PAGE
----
It is an often told tale in music where your first hit is your most successful. So much has changed in the music industry, but the aforementioned statement hasn’t changed at all, and I don’t see any reason to think that in sixty years it will be any different. This was the case for Jimmie Rodgers, whose first hit out of the gate was “Honeycomb”, which went to the top on both the Pop and R&B Chart.
Like so many others from the 1950’s, he was discovered from being a contestant on the Arthur Godfrey Talent Show. I know I have referenced this program before, but putting it in a modern context, just imagine American Idol, which is the best modern equivalent that I can think of.
Signed up by the upstart label Roulette Records, Rodgers recorded Honeycomb, a song written by Bob Merrill who wrote quite a few hits in the late 1940’s and early 50’s, though they were predominantly of the novelty variety. These hits included Patti Page’s biggest hit “How Much is That Doggie in the Window”, Rosemary Clooney’s “Mambo Italiano” and what was a hit in 1950. “If I Knew You Were Comin, I’d’ve Baked A Cake”, which personally I thought only existed because of a M*A*S*H episode when it was by two Japanese women when Lt. Col. Henry Blake was briefly stationed in Tokyo.
“Honeycomb” did not have the same cheese factor (Thank God!) but we aren’t talking about anything deep here either. Rodgers, had a folksy-pop voice and was just such a likable guy that you wanted to root for him to be successful. It didn’t hurt that he was a Korean war vet (very American), wasn’t threatening and had a smooth delivery that had crossover appeal.
While this was Rodgers’ biggest hit, and only number one, he would still have quite a bit left in the tank, scoring a number three with “Kisses Sweeter Than Wine” (my personal favorite Rodgers song) and a few other top ten hits, and like so many singers of this era had a cup of coffee as a variety show host. Also, like so many 50’s stars, he watched his star fade away in the 60’s, but in 1967 he faced what might be the most bizarre scenario that ever befell a former hit maker.
Rodgers was enjoying a bit of a comeback, as he had his first top forty (and last) hit with “It’s Over” but on December 1 of that year, his life was changed forever.
The details aren’t exactly clear, but on that night he pulled over his car from a Christmas party and was savagely beaten from a blunt object that resulted in multiple surgeries and a metal plate in his head. The assailant in question, was an off-duty police officer who claimed to pull him over for erratic driving and that Rodgers would stumble and hit his head rendering him unconscious and that he and two of his fellow officers that he called in to assist put him back in his car and drove away.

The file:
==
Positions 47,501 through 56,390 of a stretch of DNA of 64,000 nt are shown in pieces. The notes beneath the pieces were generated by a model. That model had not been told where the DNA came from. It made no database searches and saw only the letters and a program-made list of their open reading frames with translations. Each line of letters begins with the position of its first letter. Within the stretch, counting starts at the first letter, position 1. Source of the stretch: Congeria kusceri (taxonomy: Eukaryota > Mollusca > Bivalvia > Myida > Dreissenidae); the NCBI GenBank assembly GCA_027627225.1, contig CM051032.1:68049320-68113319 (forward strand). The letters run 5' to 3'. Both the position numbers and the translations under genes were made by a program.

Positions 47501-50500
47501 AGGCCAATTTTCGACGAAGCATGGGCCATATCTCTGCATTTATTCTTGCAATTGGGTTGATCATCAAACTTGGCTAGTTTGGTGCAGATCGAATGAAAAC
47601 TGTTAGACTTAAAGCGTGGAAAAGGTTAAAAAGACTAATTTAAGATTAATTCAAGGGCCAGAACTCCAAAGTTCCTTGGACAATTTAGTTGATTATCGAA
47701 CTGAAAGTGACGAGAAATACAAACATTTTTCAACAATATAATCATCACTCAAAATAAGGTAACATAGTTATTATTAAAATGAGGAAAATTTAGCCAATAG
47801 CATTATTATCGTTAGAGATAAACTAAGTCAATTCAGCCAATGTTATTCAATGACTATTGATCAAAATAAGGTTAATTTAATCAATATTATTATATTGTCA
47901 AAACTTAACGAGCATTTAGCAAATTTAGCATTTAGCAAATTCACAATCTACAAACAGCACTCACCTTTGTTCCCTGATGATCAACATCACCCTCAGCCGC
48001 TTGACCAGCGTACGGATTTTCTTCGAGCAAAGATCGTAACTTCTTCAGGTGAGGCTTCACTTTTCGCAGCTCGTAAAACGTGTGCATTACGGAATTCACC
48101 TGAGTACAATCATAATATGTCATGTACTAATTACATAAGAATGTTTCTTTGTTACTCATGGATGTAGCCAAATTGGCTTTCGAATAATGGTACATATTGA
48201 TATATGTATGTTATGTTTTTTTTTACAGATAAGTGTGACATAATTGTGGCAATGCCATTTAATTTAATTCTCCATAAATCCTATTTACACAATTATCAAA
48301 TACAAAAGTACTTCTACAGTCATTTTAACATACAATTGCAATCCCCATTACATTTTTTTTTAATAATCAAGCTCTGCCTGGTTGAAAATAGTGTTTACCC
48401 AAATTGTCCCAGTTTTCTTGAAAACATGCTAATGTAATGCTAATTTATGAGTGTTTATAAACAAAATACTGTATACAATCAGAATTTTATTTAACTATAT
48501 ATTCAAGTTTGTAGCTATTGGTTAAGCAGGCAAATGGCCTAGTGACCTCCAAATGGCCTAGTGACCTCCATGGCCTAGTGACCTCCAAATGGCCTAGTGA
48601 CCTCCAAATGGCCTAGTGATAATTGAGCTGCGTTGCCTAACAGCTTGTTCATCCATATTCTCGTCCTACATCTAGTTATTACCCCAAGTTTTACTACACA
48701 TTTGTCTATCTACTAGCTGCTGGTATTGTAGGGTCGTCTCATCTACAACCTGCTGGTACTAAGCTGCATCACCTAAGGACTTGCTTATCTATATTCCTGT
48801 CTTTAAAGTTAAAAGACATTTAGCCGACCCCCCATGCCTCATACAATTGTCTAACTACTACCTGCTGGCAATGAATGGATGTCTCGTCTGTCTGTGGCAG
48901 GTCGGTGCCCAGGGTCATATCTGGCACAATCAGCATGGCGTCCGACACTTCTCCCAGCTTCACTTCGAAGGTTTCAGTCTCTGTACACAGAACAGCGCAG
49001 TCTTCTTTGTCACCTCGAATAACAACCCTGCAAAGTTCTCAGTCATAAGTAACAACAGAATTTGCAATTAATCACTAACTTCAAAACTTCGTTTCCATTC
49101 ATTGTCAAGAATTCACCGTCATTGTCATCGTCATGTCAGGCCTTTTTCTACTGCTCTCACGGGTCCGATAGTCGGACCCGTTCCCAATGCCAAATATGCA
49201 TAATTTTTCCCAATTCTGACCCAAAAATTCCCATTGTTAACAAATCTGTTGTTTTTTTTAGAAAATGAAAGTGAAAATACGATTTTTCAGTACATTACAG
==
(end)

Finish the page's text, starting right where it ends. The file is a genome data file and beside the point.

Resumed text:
Rodgers would later sue the city of Los Angeles (they would settle out of court) but it would be alleged by the singer that Morris Levy, the owner of Roulette Records who was known to have mafia connections, orchestrated the attack. Rodgers had left the label in 1959 acrimoniously over what he felt was unpaid royalties. Levy himself was famous for tightening the purse strings on his artists and would become as one of the most powerful and corrupt figures in the music industry.
By the 80’s Levy was the last of a dying breed and like the end of Casino where the corporations took over Las Vegas, they took over that business too, and in a case of just desserts, Levy would die in jail as a conspirator to the mob.
Perhaps the most interesting thing in my eyes is how did Jimmie Rodgers and his 1967 event and all that led up to it never become a feature film, as this dark side of the pop culture landscape would have made an interesting addition to pop culture itself.
Other Notable Songs that charted but did not go to number one in this time period: October 7, 1957 – October 20, 1957
 A song about a dog in the window? Here is another reason I didn’t start this anthology in 1950, as I just didn’t have it in me to write about songs like that. There are enough bad ones I have to do anyway.
 That song (not the M*A*S*H version) went number one in the Best Sellers in Stores Chart in 1950 by Eileen Barton. Random thought: I think I have a M*A*S*H book in me somewhere, though when I watch reruns I become more and more disgusted with the condescending way that Hawkeye treated Radar.
 Let’s say that version is completely true. Not exactly LAPD at their finest is it?
 It wasn’t just any mafia connection. It was the infamous Genovese Family.